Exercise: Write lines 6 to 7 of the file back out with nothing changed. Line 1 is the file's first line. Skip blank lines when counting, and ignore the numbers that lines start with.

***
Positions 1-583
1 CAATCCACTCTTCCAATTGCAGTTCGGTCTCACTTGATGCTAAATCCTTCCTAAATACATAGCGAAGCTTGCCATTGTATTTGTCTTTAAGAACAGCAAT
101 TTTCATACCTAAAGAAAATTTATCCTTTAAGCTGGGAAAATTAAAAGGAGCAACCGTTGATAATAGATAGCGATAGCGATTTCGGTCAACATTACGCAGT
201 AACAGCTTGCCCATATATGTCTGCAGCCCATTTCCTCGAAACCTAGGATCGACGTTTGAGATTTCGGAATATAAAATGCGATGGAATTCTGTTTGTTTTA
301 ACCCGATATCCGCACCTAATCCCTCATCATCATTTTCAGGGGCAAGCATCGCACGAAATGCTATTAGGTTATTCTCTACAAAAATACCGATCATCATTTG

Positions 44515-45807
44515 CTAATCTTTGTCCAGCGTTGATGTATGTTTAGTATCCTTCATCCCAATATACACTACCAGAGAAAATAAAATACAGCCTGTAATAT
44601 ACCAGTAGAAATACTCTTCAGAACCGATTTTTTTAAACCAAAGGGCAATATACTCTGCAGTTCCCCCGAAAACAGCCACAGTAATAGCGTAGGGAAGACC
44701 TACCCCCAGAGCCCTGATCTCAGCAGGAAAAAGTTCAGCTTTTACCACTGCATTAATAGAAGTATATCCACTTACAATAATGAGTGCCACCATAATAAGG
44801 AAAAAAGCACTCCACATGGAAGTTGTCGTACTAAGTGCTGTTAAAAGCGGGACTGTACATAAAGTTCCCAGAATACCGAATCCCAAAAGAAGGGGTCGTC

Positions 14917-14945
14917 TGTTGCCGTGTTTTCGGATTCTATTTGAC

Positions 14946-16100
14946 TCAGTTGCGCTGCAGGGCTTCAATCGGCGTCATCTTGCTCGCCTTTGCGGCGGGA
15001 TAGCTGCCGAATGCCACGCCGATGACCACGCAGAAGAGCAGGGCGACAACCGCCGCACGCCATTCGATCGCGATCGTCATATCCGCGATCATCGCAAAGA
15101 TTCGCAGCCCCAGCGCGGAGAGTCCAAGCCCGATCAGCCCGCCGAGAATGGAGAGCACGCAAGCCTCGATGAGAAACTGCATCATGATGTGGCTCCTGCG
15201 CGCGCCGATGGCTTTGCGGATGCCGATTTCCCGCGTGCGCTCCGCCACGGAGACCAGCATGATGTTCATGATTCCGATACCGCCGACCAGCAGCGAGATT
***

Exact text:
Positions 44515-45807
44515 CTAATCTTTGTCCAGCGTTGATGTATGTTTAGTATCCTTCATCCCAATATACACTACCAGAGAAAATAAAATACAGCCTGTAATAT